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Located in the geographic centre of the country, the province of Manitoba is home to nearly 43,000 Francophones. Two-thirds of Franco-Manitobans live in the Winnipeg area, including in the neighbourhoods of St. Boniface, St. Vital and St. Norbert, while the other third live in a series of villages and rural municipalities, mostly in the southern part of the province.


Knowledge of French


French first official language

Source : Statistique Canada, Recensement de 2016

Life in French


@Conseil de développement économique des municipalités bilingues du Manitoba (CDEM)-Festival du Voyageur

Twenty-four French-language elementary and secondary schools are grouped together under the Division scolaire franco-manitobaine.

There is also an adult education service, the Centre d’apprentissage franco-manitobain.

The Université de Saint-Boniface offers some 30 university, technical and professional training programs, as well as distance education, entirely in French.


@Société de la francophonie Manitobaine (SFM)

Approximately 60 clinics, nursing homes, hospitals and other providers offer services in French, including St. Boniface Hospital (Winnipeg), Sainte-Anne Hospital (Sainte-Anne-des-Chênes) and Sainte-Rose General Hospital.


The Société de la francophonie manitobaine a directory of French-language services, which includes health-care professionals.




These are the main sectors hiring in Manitoba:

  • Aérospatiale
  • Agro-alimentaire et transformation alimentaire
  • Biotechnologie et sciences de la vie
  • Industries culturelles
  • Énergie et environnement
  • Services financiers et assurances
  • Technologies de l’information et des communications
  • Mines et minéraux
  • Tourisme
  • Transport, logistique et distribution
  • Services d’établissement

Settlement services

Settlement services

L’Accueil francophone, in Saint-Boniface, offers many settlement services in French, including the Refugee Resettlement Assistance Program (financial support, accommodation, integration support), reception of newcomers, twinning, support in finding housing, language courses, etc.


The Pluri-elles REDI program helps refugees and asylum-seekers improve their professional and French and English language skills, through training and an internship. The non-profit organization provides many other community connection, literacy and employment services.


The Université de Saint-Boniface offers free French courses to newcomers.


The Conseil de développement économique des municipalités bilingues de Manitoba (CDEM) has employment programs to help Francophones obtain and maintain employment in Manitoba.


Conseil jeunesse provincial inc., a youth organization, matches individuals from the host community with newcomers.

Welcoming Francophone Community

Welcoming Francophone Community
@Communauté francophone accueillante La Broquerie

Seine River Region


The Seine River Region includes the municipalities of Taché, Sainte-Anne and La Broquerie. These are small farming communities with a good Francophone presence. They offer the charm, safety, friendliness and peace of rural life, while being just a stone’s throw from Winnipeg. In addition, Franco-Manitobans have structures in place to welcome newcomers, and are helping to build a community that fosters a sense of belonging and values inclusion and diversity.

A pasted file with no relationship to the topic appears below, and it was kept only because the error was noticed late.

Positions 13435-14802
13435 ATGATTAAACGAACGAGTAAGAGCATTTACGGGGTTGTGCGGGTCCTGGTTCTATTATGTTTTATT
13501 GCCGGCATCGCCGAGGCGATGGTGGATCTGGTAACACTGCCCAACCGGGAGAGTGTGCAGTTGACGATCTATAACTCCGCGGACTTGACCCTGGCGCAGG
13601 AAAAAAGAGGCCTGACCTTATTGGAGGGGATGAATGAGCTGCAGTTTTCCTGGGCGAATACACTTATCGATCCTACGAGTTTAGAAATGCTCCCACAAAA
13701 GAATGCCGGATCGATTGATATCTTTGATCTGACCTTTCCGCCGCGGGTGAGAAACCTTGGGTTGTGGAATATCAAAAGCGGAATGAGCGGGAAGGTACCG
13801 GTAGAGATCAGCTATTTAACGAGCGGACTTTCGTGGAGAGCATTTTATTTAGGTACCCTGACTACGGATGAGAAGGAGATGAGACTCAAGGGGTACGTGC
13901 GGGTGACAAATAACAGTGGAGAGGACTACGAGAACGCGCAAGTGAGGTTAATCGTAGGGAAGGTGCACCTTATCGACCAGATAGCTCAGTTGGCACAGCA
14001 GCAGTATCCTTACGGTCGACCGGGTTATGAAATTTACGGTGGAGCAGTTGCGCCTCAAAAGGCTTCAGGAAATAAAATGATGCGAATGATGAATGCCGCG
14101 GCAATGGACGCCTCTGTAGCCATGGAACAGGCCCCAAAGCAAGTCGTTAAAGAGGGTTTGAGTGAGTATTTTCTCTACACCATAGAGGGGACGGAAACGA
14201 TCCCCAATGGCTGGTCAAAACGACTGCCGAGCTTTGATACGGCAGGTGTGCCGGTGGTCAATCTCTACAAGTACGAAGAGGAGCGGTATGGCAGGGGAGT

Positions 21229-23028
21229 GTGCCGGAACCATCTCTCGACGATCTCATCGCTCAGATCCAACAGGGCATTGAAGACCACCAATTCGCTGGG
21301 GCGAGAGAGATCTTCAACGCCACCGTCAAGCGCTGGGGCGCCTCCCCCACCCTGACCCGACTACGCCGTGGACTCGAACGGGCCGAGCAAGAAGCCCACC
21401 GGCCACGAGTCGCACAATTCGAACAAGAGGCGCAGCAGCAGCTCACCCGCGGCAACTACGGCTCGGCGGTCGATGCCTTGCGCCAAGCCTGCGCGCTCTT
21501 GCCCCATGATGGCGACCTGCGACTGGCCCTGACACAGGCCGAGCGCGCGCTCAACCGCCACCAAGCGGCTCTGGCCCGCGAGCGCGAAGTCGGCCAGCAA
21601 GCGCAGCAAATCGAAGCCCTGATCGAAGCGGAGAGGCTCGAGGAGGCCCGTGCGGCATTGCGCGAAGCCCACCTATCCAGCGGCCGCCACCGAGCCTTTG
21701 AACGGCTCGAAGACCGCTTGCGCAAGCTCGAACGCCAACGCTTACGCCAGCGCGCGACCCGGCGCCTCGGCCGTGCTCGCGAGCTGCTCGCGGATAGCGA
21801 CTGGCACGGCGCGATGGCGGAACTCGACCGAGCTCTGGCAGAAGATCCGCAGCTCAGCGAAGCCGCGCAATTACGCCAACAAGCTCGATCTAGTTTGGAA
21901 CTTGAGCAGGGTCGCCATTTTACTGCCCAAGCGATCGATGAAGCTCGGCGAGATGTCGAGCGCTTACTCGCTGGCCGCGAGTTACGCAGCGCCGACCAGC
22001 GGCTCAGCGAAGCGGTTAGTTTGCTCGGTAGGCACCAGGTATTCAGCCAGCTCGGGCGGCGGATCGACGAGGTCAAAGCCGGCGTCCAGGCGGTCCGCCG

Some figures:
25% of the population knows French.
4.5% of people work in French.

Source: Statistics Canada, 2016 Census


What to expect


Subarctic climate in the North, continental climate in the South



on average



on average



Hundreds of lakes cover the province.

Far North

tundra and large lakes (Hudson Bay)

North and East

boreal coniferous forest and muskeg


tall grass prairie, grain farming, vegetable oil production and cattle ranching


Winnipeg’s James Armstrong Richardson International Airport handles many domestic and U.S. flights.

The road network is well developed mainly in the southern part of the province.
The U.S. border is an hour and a half away from Winnipeg by car.

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Francophonie highlights

Francophonie highlights

In 1971, Bill 113 was introduced, recognizing English and French as the two official languages of instruction in Manitoba’s public schools.

In 1981, the provincial government established the French Language Services Secretariat (now the Francophone Affairs Secretariat).

In 1994, the Division scolaire franco-manitobaine No. 49 was created, with 22 French-language schools.

In 2003, L’Accueil francophone, a reception and settlement service sponsored by the Société franco-manitobaine, was created.

In 2016, the Francophone Community Enhancement and Support Act (Bill 5) is unanimously passed by the provincial legislature.



The French presence in Western Canada dates back to the 18th century. Founded by the Métis, the Red River Colony with its capital, St. Boniface, grew in the early 19th century to become one of the main centres of French life in the West.

This colony became the province of Manitoba in 1870, following a popular and democratic movement led by Louis Riel. The Manitoba Act recognized the linguistic and cultural duality of the new province, but between 1870 and 1885, Métis and Canadian Francophones quickly became a minority.

The Franco-Manitoban community continued to vigorously assert itself, however, and in 1916 created the Association d’éducation des Canadiens français du Manitoba (AECFM). The Société franco-manitobaine was created in 1968. Thirteen years later, the Manitoba government created a French Language Services Secretariat and in 1994, a Francophone school board, the Division scolaire franco-manitobaine, was created.

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